The history of an issue trying to prevent CSRF attacks

A couple of months ago we faced an issue in one of the projects in which I was working on due to a this Google Chrome update, due to a bug in the version of Apache OpenIDc module that our application was using. Our application stop working in Chrome browser, so with the help of a Frontend Engineer from my Team we started to investigate this weird issue with a high impact for us because our business critical application wasn’t working at all.

Root Cause

After being investigating for a while we found out the root cause of the problem, an issue in the Apache OpenIDc module used by our application. Apparently if your application was served by more than one domain, this module didn’t set any value at all to the SameSite cookie attribute. If we combine this situation with the Google Chrome update mentioned before, it caused causing that Chrome browser stopped loading our application.

When we were sure about the root cause of our issue we notified the problem in the Github Apache module repository so Apache module developers could fix it, and in some days they released a new version of the module with the issue fixed, we confirmed it updating the module in our application and our issue disappeared.

CSRF attacks

The update made by Google in the Chrome 80 version had as target to make some changes in the browser behavior to protect our web applications from some attacks known as Cross-Site Request Forgery (CSRF).

But what exactly is a CSRF attack, according to OWASP organization this kind of attacks could be defined as:

Cross-Site Request Forgery (CSRF) is an attack that forces an end user to execute unwanted actions on a web application in which they’re currently authenticated. CSRF attacks specifically target state-changing requests, not theft of data, since the attacker has no way to see the response to the forged request.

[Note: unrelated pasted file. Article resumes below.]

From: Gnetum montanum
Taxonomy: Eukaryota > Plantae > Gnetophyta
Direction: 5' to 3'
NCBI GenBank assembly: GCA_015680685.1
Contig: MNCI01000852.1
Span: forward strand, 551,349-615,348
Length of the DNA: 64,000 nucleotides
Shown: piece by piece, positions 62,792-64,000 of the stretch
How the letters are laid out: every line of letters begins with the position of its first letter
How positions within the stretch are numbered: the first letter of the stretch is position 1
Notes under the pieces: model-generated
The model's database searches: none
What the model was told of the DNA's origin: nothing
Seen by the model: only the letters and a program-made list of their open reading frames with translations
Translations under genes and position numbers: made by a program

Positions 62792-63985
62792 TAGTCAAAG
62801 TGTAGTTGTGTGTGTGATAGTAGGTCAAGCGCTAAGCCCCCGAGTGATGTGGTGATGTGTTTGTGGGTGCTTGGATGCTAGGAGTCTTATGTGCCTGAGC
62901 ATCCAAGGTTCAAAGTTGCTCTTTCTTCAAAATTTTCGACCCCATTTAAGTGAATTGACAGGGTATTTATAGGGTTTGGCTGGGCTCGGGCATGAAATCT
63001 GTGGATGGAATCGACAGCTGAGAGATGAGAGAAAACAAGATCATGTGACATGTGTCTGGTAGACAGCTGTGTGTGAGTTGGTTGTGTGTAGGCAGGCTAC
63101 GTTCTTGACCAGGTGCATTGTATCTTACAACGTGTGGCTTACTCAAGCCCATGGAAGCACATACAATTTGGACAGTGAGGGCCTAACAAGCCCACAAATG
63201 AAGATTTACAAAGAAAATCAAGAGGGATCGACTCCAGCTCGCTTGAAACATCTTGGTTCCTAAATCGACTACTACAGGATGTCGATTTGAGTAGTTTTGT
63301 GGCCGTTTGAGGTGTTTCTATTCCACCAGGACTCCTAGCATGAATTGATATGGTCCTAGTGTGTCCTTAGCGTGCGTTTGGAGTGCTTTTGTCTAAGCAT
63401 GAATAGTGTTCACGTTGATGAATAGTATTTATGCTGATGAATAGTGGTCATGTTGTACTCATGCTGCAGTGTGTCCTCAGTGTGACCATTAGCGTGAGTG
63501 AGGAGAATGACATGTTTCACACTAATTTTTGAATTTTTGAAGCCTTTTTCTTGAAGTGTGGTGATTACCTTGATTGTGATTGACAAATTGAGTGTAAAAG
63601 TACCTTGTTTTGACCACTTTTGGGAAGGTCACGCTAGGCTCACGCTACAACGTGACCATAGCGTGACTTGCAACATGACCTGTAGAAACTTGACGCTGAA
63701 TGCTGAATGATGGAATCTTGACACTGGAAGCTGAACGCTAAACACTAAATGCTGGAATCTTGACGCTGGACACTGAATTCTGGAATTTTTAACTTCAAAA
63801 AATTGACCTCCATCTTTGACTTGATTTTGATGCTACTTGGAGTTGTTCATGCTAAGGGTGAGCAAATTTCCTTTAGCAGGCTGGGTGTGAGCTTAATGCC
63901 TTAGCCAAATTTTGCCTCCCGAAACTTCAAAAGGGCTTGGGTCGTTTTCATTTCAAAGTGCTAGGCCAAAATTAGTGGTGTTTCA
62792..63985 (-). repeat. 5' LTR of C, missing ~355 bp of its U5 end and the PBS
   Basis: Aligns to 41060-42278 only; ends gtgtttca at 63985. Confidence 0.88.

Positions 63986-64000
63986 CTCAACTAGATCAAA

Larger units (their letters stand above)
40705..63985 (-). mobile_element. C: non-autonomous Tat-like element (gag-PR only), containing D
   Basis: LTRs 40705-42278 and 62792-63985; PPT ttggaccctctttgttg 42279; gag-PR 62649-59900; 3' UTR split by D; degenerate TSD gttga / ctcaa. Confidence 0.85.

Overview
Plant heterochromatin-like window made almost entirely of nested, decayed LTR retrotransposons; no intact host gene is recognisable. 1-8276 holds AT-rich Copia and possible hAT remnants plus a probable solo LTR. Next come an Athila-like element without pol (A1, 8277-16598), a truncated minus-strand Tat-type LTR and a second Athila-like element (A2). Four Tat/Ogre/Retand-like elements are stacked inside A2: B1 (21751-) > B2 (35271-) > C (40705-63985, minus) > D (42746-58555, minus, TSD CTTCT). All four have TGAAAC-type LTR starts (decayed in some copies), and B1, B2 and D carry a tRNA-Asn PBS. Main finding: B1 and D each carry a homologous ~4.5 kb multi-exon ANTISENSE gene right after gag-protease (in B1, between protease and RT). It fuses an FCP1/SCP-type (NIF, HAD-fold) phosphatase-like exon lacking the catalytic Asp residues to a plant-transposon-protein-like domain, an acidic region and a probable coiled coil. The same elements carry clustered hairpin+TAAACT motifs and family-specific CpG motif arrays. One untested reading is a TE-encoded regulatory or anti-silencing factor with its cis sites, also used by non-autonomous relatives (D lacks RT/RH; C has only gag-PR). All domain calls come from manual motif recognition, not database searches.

A CSRF attack works because browser requests automatically include all cookies including session cookies. Therefore, if the user is authenticated to the site, the site cannot distinguish between legitimate requests and forged requests. The impact of a successful CSRF attack is limited to the capabilities exposed by the vulnerable application and privileges of the user. For example, this attack could result in a transfer of funds, changing a password, or making a purchase with the user’s credentials.

Defenses against CSRF

  • Use a framework with built-in protection from CSRF
  • If the previous scenario is not your case and you’re using a framework without this protection, you must add CSRF tokens in your application in requests which are changing state (requests which cause actions on the site)
  • Define a value to SameSite cookie attribute in your application because this attribute helps the browser decide whether to send cookies along with cross-site requests.
  • Additional actions to protect you from this kind of attacks:
    • Use custom headers
    • Verify the origin with standard headers
    • Use double submit cookies
  • Use same mitigation techniques to prevent Cross Site Scripting (XSS), because also they are working to prevent CSRF attacks
  • Do not use GET requests for state changes in your application

Google Rollback

At the end we fixed the issue in our application but days later that we apply the fix in our productive environment Google decided that due to this global crisis without any previous precedent in our history, (COVID-19), to rollback this change in their browser.

Reference links:

“The supreme art of war is to subdue the enemy without fighting”
— Sun Tzu

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